USDA offers web seminar on proposed rule on organic enforcement

A U.S. Department of Agriculture web seminar will provide an overview of proposed changes to enforcement regulations of organic agriculture. The web seminar is set for 1 p.m. Eastern on July 8 and will review the USDA’s National Organic Program’s Strengthening Organic Enforcement proposed rule, according to a notice from the agency. The proposed rule will be published soon in the Federal Register, according to the agency. Registration is free for the web seminar. A 60-day comment period will begin when the proposed rule is published in the Federal Register, according to the USDA.

USDA adds online portal to apply for coronavirus funds

The U.S. Department of Agriculture had added an online portal for growers submitting applications for the Coronavirus Food Assistance Program. Currently, the digital application is available only to sole proprietors or single-member business entities. The USDA’s Farm Service Agency processes the documents for the program and the online portal will expand options for producers. The Farm Service Agency is “leveraging commercial document storage and e-signature solutions” through the process, according to a news release. “We are doing everything we can to serve our customers and make sure agricultural producers impacted by the pandemic can quickly and securely apply for this relief program,” FSA Administrator Richard Fordyce said in the release. “In addition to working with FSA staff through the phone, e-mail and scheduled in-person appointments, we can now also take applications through the portal, which saves producers and our staff time.” Growers who want to digitally sign applications should tell their local service centers when contacting them to sign up for the CFAP funds, which are direct payments to producers affected by the COVIID-19 pandemic. Other ways of to apply for CFAP are:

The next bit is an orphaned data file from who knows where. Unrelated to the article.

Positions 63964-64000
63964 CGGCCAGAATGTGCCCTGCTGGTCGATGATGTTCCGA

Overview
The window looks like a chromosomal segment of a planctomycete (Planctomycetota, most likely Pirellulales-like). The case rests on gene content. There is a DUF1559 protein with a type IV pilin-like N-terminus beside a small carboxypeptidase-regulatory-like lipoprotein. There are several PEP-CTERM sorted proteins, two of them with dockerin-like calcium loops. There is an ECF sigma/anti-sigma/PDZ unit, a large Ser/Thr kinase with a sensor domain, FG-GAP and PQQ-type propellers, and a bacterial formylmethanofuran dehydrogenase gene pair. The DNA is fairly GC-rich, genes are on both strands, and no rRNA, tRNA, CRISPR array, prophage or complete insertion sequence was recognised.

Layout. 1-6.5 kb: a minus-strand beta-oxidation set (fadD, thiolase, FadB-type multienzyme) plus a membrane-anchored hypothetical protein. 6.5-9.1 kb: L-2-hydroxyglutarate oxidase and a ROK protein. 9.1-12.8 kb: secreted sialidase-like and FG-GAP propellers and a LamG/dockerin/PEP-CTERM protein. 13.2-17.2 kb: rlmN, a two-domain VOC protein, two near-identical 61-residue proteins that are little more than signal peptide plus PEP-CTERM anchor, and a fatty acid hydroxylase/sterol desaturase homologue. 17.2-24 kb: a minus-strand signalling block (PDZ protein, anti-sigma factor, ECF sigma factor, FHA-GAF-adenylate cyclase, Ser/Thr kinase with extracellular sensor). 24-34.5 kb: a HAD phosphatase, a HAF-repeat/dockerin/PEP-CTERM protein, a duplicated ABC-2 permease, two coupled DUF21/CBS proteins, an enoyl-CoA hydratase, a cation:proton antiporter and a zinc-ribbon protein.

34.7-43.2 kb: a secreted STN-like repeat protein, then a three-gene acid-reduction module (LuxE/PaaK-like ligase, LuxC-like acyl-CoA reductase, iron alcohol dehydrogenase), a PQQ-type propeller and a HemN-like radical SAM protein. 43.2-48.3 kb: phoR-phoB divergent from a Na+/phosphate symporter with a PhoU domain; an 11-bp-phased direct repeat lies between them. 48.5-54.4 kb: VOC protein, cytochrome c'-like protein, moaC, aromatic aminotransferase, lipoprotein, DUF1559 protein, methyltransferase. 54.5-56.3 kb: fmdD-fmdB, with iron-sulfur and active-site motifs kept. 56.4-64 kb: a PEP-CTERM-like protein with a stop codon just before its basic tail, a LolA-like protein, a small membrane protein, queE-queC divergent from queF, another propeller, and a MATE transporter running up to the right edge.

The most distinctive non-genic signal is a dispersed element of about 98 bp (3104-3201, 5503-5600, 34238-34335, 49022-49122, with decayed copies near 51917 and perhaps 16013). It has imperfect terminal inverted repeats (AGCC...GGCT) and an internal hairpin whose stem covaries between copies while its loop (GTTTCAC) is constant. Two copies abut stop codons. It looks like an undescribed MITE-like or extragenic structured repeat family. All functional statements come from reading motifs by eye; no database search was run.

• Downloading an application form from and submitting it a local USDA Service Center; and
  • Completing the application form using the CFAP Application Generator and Payment Calculator at, and submitting it to the local center.